Patrones de actividad del venado cola blanca en el noreste de México

Sonia Gallina, Joaquin Bello Gutierrez

Abstract


Introduction: Animals’ requirements and their complex interactions with their environment result in different activity patterns that reflect adaptations to daily, seasonal and annual variations in their surroundings. These adaptations may differ among individuals as a function of age, sex, physiological state, time of day, season and weather. Behavior is important because deer tend to voluntarily avoid unpleasant environmental circumstances, such as extreme heat or cold, and wind. Most animals divide their time between two fundamentally different types of behavior: activity and rest. All deer species have a unique way of spending their time and energy to maximize their fitness. Studies of behavioral thermoregulation in ungulates report a reduction in activity and an increase in rest in ruminant species on days when the temperature is high This suggests that deer are bedding during the day and foraging at night when the temperature is lower. In northeastern desert scrub in Mexico, the activities of white-tailed deer were documented over four years to establish whether activity and behavior patterns change with variations in the environment as a result of the quantity and distribution of annual precipitation.

Methods: This research was carried out at Rancho San Francisco (27° 19’ 36’’ - 27° 22’ 24’’ N, 100° 36’ 23’’ - 100° 39’ 01” W: 1,000 ha) located in northeastern Mexico. Climate is semiarid with 400 mm average annual rainfall. From September 1994 to November 1997 a total of 14 females and 9 males were captured, and each was fitted with a radio collar with an activity sensor. Deer location was determined with TR-4 receivers, portable type H and fixed 4-element parallel Yagi, null peak type antennas. Animal location was determined simultaneously by two people every hour over 24 hour cycles, with 2-3 monthly cycles over four years. Each time a deer was located its main behavior pattern was noted based on the number of beeps emitted by the tracking equipment over 5 minutes (bedding, moving, feeding).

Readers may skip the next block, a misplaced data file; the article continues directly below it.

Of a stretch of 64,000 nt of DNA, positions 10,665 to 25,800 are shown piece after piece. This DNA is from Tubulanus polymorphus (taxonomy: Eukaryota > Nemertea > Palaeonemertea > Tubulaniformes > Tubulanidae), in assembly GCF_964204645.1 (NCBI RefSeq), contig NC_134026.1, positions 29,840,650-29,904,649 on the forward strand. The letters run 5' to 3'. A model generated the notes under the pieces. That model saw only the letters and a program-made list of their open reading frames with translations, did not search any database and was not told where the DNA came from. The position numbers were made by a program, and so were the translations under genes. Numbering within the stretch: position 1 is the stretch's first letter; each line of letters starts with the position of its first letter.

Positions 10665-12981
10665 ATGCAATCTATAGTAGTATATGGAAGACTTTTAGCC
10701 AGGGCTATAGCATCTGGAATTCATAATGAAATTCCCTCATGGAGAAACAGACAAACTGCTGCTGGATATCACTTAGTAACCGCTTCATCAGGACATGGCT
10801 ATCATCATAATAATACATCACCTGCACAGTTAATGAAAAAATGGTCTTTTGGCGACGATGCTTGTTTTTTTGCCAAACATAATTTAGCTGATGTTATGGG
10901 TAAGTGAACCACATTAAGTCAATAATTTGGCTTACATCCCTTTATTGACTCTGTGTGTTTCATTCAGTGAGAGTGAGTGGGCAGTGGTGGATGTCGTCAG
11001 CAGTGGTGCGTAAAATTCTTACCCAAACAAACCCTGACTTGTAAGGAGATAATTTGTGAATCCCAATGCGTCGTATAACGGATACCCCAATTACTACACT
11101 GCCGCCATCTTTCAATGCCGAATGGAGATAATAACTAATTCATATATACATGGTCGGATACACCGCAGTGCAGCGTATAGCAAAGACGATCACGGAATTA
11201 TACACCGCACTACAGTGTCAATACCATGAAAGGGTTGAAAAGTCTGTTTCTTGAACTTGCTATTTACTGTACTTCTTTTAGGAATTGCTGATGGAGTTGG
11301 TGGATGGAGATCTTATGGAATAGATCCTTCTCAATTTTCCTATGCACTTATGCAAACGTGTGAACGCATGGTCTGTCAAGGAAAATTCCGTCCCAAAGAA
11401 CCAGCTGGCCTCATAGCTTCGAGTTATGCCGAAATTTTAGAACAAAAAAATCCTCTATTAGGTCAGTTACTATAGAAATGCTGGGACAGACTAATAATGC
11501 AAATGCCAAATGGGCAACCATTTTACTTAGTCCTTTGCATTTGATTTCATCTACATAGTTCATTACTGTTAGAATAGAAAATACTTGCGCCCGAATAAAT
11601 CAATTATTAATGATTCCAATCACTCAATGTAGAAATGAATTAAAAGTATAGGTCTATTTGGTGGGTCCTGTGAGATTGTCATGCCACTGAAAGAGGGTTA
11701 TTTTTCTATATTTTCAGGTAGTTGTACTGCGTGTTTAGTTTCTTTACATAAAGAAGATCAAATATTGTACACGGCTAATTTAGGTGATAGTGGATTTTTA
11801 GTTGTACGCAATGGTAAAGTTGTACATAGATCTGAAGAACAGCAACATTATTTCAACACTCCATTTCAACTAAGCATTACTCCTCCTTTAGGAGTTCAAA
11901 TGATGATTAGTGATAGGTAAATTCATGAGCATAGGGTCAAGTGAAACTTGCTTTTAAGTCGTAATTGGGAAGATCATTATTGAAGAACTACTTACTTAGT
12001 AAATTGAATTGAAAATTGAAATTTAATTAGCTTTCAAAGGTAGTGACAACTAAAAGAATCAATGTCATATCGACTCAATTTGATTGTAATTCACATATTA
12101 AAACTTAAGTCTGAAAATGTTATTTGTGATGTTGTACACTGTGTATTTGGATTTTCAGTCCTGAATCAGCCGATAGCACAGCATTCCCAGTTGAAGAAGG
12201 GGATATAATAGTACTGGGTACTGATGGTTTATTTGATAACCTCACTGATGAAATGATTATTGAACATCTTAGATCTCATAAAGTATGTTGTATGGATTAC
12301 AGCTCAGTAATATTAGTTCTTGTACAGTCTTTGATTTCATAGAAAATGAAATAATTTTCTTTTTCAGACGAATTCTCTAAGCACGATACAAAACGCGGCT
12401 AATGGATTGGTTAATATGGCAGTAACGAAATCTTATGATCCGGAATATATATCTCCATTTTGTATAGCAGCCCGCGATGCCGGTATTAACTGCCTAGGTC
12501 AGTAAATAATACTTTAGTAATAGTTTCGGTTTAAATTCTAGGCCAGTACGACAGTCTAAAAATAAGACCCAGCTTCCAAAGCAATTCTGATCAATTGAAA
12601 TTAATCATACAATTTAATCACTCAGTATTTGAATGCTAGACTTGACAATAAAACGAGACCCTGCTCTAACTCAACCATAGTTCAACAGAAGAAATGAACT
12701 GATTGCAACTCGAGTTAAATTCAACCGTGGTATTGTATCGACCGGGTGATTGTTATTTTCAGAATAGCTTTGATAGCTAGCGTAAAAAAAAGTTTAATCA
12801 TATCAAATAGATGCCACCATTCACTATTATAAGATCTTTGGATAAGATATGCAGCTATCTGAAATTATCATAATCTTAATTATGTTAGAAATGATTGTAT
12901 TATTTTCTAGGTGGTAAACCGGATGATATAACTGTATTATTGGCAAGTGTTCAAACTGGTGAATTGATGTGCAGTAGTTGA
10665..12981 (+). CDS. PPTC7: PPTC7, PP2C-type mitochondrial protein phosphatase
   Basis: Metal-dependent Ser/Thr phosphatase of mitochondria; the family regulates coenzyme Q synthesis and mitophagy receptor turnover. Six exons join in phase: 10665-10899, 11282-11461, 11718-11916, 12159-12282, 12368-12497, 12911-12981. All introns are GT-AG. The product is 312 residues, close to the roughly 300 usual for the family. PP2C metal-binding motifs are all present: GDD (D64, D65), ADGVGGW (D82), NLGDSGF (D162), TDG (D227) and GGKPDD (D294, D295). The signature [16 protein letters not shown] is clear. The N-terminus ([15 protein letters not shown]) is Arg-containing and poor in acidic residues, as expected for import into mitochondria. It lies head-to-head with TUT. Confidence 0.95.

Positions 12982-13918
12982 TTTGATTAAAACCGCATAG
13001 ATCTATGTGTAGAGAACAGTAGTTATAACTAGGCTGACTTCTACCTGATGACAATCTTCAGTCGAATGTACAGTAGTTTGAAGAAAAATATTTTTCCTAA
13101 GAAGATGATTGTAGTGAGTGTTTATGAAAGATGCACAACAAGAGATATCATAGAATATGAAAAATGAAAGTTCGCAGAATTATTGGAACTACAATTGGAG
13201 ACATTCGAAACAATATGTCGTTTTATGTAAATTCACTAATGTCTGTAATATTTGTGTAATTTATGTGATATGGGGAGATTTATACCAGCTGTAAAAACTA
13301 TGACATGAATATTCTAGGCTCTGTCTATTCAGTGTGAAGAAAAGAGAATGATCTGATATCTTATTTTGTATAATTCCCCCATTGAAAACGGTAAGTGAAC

Results: A total of 243 cycles for females and 170 cycles for males were obtained and analyzed. Deer generally spent more than 12 h bedding, and females were more active than males. There were significant differences in some behavior patterns of the deer for some years and between sexes, though a crepuscular pattern was found for all four years. There was a significant difference in bedding for females between 1995 and 1997 (P = 0.013), and for males 1995 between and 1998 (P = 0.058). Between sexes, there were significant differences in activity cycles for 1995 (P = 0.012) and 1998 (P = 0.058), and significant differences between sexes in moving behavior during 1998 (P = 0.012). There was a strong correlation between annual precipitation and some variables by sex (Table 3): females and males responded differently. Females had high positive values for feeding (r = 0.97), but negative values for movement (r = -0.085), indicating that they spent more time feeding and less time moving in years with more rainfall and thus more food available. In contrast, males (r = -0.92) rest more in years with less precipitation, or more pronounced drought conditions.

Discussion and Conclusions: We found females were more active than males though for both sexes the annual pattern was crepuscular. Females increased foraging time from 10 % (1995) to 20 % (1998) when the rains were delayed in 1998 and almost all their fawns died. Studies of behavior in ungulate browsers have shown that animals reduced their activity and increased bedding time during high daytime temperatures suggesting that deer rest during the hottest hours of the day, and forage at night when it is cooler. Some authors found a significant negative correlation between the periods the deer were active throughout the day and temperature. We conclude that white-tailed deer have a bimodal activity pattern and are most active at dawn and dusk, though this may change with environmental conditions. Some years there are significant differences in their 24 h activity cycle, indicating their adaptability to changing environmental factors in semiarid conditions, such as forage availability as determined by the quantity of rain.


Keywords


bedding; behavior patterns; desert scrub; feeding; moving; radiotelemetry

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Therya is published by the Asociación Mexicana de Mastozoología A. C., the Mexican Association of Mammalogy  It is distributed under  Licencia de Creative Commons Atribución-NoComercial-SinDerivar 4.0 Internacional

COPYRIGHTS AND TRADEMARK, THERYA is a quarterly publication edited by the Asociación Mexicana de Mastozoología A. C.  Hacienda Vista Hermosa 107, Colonia Villa Quietud, Coyoacan 04960.  Distrito Federal, México.  Telefono (612) 123-8486, www.mastozoologiamexicana.org. Editor-in-chief: Dr. Sergio Ticul Álvarez Castañeda (therya@cibnor.mx). Reserves of Rights for Exclusive Use No. 04-2009-112812171700-102, ISSN: 2007-3364, both granted by the Instituto Nacional de Derechos de Autor. Responsible for the latest update of this issue: Unidad de informática de la Asociación Mexicana de Mastozoología A. C.  Dr. Sergio Ticul Álvarez Castañeda.  Instituto Politécnico Nacional 195.  La Paz, Baja California Sur, C. P. 23096.  Tel 612 123 8486.